This is a film by Alfred Machin, a prolific French filmmaker who was quite significant in the the nineteen-teens thanks to his work during WWI as an operator in the Armed Forces Cinematographic Services. This documentary-esque short (there is clear fictionalisation within) pre-dates his work in WWI, however. Employed by Pathé, Machin travelled all over Africa recording film of people, animals and their practices.

This is then, especially by modern standards, a highly unethical hunting film that sees a panther caught in a trap, poked with sticks and then shot at close range before being skinned. Quite like other shorts in which Machin would document the hunt of animals such as giraffes and hippos, this is then a form of spectacle and an extension of early cinema scenes which would simply document life (which would of course be dated by this point – which explains the expansion into more exotic and dangerous regions).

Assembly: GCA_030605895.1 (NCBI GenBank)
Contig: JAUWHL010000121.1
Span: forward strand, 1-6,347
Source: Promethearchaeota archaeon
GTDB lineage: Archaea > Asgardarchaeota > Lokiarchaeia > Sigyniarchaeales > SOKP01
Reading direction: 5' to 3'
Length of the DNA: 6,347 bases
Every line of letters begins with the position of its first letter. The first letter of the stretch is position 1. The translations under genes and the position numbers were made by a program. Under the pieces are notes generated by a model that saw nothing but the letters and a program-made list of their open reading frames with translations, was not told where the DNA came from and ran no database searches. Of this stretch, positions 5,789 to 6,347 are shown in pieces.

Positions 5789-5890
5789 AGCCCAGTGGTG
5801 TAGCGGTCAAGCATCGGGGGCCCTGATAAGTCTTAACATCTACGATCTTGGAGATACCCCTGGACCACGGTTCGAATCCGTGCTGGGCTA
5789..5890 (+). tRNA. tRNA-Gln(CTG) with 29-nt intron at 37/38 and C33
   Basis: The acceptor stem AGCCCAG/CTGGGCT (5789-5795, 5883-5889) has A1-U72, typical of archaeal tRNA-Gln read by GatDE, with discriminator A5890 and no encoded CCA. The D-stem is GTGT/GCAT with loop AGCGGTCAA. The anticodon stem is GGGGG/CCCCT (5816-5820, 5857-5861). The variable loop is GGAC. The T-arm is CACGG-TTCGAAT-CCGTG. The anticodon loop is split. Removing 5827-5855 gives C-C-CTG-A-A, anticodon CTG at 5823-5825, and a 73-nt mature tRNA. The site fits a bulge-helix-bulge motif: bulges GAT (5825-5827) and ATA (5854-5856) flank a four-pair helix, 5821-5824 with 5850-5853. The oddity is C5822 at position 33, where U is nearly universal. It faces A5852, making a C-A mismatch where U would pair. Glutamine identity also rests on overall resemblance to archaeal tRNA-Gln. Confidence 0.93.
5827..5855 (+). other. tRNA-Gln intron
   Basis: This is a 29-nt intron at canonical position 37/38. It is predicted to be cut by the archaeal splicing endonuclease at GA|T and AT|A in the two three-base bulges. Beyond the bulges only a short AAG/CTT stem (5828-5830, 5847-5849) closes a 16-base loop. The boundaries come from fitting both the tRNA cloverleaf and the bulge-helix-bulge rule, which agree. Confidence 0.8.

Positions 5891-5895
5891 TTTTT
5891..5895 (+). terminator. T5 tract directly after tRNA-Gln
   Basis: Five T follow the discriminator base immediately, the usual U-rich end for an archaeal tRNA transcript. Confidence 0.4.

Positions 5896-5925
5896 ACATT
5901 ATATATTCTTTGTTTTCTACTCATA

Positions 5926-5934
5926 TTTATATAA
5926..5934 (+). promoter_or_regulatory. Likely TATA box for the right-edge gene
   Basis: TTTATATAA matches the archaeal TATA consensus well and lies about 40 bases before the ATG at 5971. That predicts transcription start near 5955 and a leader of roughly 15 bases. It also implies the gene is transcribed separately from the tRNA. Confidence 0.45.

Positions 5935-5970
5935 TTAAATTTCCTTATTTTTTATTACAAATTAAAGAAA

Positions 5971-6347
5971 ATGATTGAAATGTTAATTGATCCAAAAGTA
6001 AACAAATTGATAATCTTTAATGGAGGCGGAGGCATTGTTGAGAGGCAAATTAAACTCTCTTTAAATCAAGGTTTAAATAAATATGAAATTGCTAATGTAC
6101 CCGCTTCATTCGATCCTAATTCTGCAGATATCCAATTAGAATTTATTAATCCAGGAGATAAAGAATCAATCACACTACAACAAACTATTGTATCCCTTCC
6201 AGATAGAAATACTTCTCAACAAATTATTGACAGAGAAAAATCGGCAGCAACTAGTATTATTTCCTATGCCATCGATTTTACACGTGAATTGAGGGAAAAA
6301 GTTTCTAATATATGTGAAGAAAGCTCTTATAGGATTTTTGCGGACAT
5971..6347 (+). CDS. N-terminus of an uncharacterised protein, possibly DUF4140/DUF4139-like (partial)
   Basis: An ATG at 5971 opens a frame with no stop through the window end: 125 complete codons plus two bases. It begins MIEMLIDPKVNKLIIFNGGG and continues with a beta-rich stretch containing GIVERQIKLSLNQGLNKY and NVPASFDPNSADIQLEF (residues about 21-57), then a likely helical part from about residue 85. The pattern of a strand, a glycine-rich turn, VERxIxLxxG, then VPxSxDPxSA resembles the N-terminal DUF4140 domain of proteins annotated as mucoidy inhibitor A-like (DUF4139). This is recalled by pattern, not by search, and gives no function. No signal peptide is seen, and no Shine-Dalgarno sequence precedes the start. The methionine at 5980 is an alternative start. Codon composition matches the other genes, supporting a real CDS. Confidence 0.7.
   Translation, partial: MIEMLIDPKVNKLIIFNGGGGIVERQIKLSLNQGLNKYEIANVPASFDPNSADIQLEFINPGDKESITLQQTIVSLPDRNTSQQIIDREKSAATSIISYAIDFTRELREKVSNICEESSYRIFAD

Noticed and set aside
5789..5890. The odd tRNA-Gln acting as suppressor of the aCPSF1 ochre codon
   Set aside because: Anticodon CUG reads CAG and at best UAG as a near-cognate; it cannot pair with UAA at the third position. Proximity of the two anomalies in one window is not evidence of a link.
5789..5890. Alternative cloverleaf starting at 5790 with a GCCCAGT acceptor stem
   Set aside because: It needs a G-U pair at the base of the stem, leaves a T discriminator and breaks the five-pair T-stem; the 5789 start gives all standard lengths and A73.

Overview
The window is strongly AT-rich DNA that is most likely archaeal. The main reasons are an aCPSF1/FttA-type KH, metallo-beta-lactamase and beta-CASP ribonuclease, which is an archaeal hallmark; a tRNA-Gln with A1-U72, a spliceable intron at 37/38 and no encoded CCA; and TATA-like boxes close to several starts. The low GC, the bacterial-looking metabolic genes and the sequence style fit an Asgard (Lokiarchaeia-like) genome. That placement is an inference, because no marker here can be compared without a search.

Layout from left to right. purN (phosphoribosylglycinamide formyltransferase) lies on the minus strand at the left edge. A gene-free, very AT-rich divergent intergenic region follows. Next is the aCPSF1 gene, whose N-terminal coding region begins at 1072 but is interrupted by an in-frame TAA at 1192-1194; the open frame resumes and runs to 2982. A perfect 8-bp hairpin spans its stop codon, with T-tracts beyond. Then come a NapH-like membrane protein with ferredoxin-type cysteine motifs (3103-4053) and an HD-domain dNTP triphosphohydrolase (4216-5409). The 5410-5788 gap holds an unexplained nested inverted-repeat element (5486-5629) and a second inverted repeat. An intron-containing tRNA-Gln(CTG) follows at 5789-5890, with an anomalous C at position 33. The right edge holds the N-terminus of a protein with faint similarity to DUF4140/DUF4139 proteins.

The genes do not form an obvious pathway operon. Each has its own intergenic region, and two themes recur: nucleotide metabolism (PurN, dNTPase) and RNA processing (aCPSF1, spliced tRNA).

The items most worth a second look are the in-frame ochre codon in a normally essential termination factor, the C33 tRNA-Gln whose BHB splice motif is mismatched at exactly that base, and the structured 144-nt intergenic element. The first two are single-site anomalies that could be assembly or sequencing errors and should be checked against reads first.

Most likely inspired by his interest of animals, Machin shot many of these movies in his early career and would go on to own exotic animals, such as a chimp that would star in a few of his narrative films once he owned his own production company. Almost by some macabre sense of karma Machin would go on to die in 1929 due to injuries he sustained after being struck by in the chest by a panther he owned.

Instantaneously recognisable as a masterpiece, The Spirit Of The Beehive is a beautifully shot film with a heavy reliance on pure cinematic language and the image.

Despite its allusions to the Spanish Civil war, which add great depth and a poignant social commentary to this narrative, what struck me most was another level of subtext that explores childhood, maturity and imagination. In such, as we watch our protagonist, the young Ana, naively trudge through profound contacts with ideas of good, evil and the grey haze that embodies the two concepts, there is a tremendous sense of resonance thanks to great performances as well as highly metaphorical and symbolic writing that ingeniously incorporates the most complex elements of Frankenstein into this film.